Subject(s)
COVID-19 Nucleic Acid Testing/trends , COVID-19/epidemiology , COVID-19/transmission , SARS-CoV-2/isolation & purification , Adolescent , Adult , Aged , COVID-19/diagnosis , Child , Child, Preschool , Cohort Studies , Female , Humans , Infant , Male , Middle Aged , Utah/epidemiology , Wisconsin/epidemiology , Young Adult
10.
bioRxiv ; 2020 Apr 25.
Article in English | MEDLINE | ID: covidwho-825153

ABSTRACT

Since emergence of SARS-CoV-2 in late 2019, there has been a critical need to understand prevalence, transmission patterns, to calculate the burden of disease and case fatality rates. Molecular diagnostics, the gold standard for identifying viremic cases, are not ideal for determining true case counts and rates of asymptomatic infection. Serological detection of SARS-CoV-2 specific antibodies can contribute to filling these knowledge gaps. In this study, we describe optimization and validation of a SARS-CoV-2-specific-enzyme linked immunosorbent assay (ELISA) using the prefusion-stabilized form of the spike protein [1]. We performed receiver operator characteristic (ROC) analyses to define the specificities and sensitivities of the optimized assay and examined cross reactivity with immune sera from persons confirmed tohave had infections with other coronaviruses. These assays will be used to perform contact investigations and to conduct large-scale, cross sectional surveillance to define disease burden in the population.

11.
JAMA Intern Med ; 2020 Jul 21.
Article in English | MEDLINE | ID: covidwho-658119

ABSTRACT

IMPORTANCE: Reported cases of severe acute respiratory syndrome coronavirus 2 (SARS-CoV-2) infection likely underestimate the prevalence of infection in affected communities. Large-scale seroprevalence studies provide better estimates of the proportion of the population previously infected. OBJECTIVE: To estimate prevalence of SARS-CoV-2 antibodies in convenience samples from several geographic sites in the US. DESIGN, SETTING, AND PARTICIPANTS: This cross-sectional study performed serologic testing on a convenience sample of residual sera obtained from persons of all ages. The serum was collected from March 23 through May 12, 2020, for routine clinical testing by 2 commercial laboratory companies. Sites of collection were San Francisco Bay area, California; Connecticut; south Florida; Louisiana; Minneapolis-St Paul-St Cloud metro area, Minnesota; Missouri; New York City metro area, New York; Philadelphia metro area, Pennsylvania; Utah; and western Washington State. EXPOSURES: Infection with SARS-CoV-2. MAIN OUTCOMES AND MEASURES: The presence of antibodies to SARS-CoV-2 spike protein was estimated using an enzyme-linked immunosorbent assay, and estimates were standardized to the site populations by age and sex. Estimates were adjusted for test performance characteristics (96.0% sensitivity and 99.3% specificity). The number of infections in each site was estimated by extrapolating seroprevalence to site populations; estimated infections were compared with the number of reported coronavirus disease 2019 (COVID-19) cases as of last specimen collection date. RESULTS: Serum samples were tested from 16 025 persons, 8853 (55.2%) of whom were women; 1205 (7.5%) were 18 years or younger and 5845 (36.2%) were 65 years or older. Most specimens from each site had no evidence of antibodies to SARS-CoV-2. Adjusted estimates of the proportion of persons seroreactive to the SARS-CoV-2 spike protein antibodies ranged from 1.0% in the San Francisco Bay area (collected April 23-27) to 6.9% of persons in New York City (collected March 23-April 1). The estimated number of infections ranged from 6 to 24 times the number of reported cases; for 7 sites (Connecticut, Florida, Louisiana, Missouri, New York City metro area, Utah, and western Washington State), an estimated greater than 10 times more SARS-CoV-2 infections occurred than the number of reported cases. CONCLUSIONS AND RELEVANCE: During March to early May 2020, most persons in 10 diverse geographic sites in the US had not been infected with SARS-CoV-2 virus. The estimated number of infections, however, was much greater than the number of reported cases in all sites. The findings may reflect the number of persons who had mild or no illness or who did not seek medical care or undergo testing but who still may have contributed to ongoing virus transmission in the population.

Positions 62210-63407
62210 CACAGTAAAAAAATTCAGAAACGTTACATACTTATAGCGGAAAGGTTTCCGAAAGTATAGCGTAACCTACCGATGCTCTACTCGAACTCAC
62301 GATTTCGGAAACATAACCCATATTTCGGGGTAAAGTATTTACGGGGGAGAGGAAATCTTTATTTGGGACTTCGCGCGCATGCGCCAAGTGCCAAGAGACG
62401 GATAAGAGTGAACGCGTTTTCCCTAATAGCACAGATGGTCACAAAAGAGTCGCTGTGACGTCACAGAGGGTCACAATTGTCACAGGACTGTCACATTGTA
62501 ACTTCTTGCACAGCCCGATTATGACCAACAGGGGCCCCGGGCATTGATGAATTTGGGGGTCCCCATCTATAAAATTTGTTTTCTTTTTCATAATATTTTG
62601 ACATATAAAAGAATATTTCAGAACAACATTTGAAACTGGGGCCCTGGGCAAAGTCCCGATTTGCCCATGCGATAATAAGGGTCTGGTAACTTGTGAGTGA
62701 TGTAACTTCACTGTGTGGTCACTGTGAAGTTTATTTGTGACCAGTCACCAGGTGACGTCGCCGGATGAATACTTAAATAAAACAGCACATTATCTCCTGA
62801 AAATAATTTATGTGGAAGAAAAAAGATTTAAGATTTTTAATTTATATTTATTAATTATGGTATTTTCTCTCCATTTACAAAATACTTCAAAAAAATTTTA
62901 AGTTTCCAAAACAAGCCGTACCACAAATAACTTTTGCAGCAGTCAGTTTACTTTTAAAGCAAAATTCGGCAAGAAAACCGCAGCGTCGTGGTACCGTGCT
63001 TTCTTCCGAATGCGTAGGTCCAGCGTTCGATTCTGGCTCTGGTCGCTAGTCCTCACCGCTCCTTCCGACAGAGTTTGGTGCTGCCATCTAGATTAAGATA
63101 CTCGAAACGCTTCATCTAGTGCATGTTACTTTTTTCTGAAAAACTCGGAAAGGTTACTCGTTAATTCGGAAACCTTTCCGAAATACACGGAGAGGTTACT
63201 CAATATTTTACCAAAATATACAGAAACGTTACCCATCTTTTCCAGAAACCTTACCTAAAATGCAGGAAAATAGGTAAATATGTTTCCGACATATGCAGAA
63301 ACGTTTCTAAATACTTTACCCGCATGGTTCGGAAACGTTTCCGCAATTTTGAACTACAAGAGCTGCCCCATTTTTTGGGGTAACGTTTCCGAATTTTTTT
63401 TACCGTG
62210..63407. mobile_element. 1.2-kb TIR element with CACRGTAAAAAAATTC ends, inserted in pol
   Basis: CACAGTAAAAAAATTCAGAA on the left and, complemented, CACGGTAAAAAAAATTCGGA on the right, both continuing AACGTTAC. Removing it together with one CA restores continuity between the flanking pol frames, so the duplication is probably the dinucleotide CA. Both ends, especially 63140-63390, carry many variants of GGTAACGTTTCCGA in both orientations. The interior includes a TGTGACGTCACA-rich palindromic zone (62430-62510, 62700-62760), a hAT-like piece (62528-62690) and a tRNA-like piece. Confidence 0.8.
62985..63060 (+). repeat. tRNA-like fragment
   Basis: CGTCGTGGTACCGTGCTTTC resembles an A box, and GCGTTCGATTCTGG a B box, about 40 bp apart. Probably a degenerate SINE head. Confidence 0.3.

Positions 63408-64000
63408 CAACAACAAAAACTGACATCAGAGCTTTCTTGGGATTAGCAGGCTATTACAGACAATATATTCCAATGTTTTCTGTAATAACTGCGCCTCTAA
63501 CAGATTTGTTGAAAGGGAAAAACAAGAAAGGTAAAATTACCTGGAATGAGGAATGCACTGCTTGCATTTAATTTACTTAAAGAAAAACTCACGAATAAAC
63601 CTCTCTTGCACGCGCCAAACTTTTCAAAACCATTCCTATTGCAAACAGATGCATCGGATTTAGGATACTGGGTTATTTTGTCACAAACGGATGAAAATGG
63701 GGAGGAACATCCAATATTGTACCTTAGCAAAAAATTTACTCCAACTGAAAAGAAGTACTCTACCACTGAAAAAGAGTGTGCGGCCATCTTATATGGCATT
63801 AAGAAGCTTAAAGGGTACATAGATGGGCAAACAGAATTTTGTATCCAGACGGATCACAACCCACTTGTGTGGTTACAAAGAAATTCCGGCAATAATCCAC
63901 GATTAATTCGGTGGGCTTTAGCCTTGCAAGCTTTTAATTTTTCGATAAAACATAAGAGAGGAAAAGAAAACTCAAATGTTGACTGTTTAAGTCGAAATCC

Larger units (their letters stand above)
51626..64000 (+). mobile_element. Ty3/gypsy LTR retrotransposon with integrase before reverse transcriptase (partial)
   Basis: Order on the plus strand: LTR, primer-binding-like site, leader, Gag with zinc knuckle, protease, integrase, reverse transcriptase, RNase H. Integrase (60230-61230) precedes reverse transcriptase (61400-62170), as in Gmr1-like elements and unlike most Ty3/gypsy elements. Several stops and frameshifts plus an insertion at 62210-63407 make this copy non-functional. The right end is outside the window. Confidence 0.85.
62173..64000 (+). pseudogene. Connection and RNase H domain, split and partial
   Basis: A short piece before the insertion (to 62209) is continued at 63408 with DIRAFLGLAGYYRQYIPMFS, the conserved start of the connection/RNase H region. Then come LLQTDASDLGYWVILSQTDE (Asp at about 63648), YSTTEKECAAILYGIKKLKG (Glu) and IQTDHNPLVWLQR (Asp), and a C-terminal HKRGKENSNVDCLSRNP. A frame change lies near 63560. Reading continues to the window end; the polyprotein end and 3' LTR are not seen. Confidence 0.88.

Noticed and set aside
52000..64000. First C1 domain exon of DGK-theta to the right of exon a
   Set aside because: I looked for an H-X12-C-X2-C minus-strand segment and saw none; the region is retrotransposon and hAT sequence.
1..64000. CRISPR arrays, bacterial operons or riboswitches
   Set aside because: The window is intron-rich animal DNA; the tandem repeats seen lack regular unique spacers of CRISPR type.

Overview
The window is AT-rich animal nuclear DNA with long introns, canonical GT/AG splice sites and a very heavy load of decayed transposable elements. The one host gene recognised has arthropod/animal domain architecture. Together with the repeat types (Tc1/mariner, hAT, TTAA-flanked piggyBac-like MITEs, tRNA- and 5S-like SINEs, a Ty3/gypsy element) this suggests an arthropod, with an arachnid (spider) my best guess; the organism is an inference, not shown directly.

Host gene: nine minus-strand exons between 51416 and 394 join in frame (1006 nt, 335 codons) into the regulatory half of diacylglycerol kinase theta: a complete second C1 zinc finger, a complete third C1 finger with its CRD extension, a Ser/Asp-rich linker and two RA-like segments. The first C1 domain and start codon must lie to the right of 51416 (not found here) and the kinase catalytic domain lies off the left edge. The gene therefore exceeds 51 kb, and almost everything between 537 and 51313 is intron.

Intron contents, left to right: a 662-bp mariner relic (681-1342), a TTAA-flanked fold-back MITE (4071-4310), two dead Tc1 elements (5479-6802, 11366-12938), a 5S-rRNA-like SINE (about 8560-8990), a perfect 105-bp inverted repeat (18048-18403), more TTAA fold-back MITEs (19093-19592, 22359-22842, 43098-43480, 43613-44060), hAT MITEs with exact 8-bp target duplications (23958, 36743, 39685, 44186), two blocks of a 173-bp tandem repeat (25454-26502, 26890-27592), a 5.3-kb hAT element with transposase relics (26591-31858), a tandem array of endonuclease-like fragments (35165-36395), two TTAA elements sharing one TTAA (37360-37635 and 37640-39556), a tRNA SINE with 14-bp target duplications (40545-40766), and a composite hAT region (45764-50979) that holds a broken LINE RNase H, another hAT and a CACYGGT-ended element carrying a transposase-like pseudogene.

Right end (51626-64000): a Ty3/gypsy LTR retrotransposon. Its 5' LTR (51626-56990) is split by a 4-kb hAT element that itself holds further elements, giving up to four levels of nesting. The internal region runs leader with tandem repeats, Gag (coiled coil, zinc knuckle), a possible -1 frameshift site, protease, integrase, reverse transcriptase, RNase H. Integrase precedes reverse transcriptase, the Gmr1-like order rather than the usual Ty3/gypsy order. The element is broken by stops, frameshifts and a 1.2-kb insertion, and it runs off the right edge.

12.
Clin Infect Dis ; 72(9): 1645-1648, 2021 05 04.
Article in English | MEDLINE | ID: covidwho-633824

ABSTRACT

Among 249 healthcare personnel who worked in hospital units with COVID-19 patients for 1 month, 19 (7.6%) tested positive for SARS-CoV-2 antibodies. Only 11 (57.9%) of the 19 personnel with positive serology reported symptoms of a prior illness, suggesting asymptomatic healthcare personnel could be an important source of SARS-CoV-2 transmission.


Subject(s)
COVID-19 , SARS-CoV-2 , Antibodies, Viral , Delivery of Health Care , Health Personnel , Humans , Patient Care , Seroepidemiologic Studies , Tennessee/epidemiology
13.
Emerg Infect Dis ; 26(9): 1998-2004, 2020 Sep.
Article in English | MEDLINE | ID: covidwho-634848

ABSTRACT

To determine prevalence of, seroprevalence of, and potential exposure to severe acute respiratory syndrome coronavirus 2 (SARS-CoV-2) among a cohort of evacuees returning to the United States from Wuhan, China, in January 2020, we conducted a cross-sectional study of quarantined evacuees from 1 repatriation flight. Overall, 193 of 195 evacuees completed exposure surveys and submitted upper respiratory or serum specimens or both at arrival in the United States. Nearly all evacuees had taken preventive measures to limit potential exposure while in Wuhan, and none had detectable SARS-CoV-2 in upper respiratory tract specimens, suggesting the absence of asymptomatic respiratory shedding among this group at the time of testing. Evidence of antibodies to SARS-CoV-2 was detected in 1 evacuee, who reported experiencing no symptoms or high-risk exposures in the previous 2 months. These findings demonstrated that this group of evacuees posed a low risk of introducing SARS-CoV-2 to the United States.


Subject(s)
Betacoronavirus , Clinical Laboratory Techniques , Coronavirus Infections/epidemiology , Pneumonia, Viral/epidemiology , Quarantine/statistics & numerical data , Adolescent , Adult , Aged , COVID-19 , COVID-19 Testing , Child , Child, Preschool , Coronavirus Infections/diagnosis , Cross-Sectional Studies , Female , Humans , Infant , Infant, Newborn , Male , Middle Aged , Pandemics , Prevalence , SARS-CoV-2 , Seroepidemiologic Studies , Travel , United States/epidemiology , Young Adult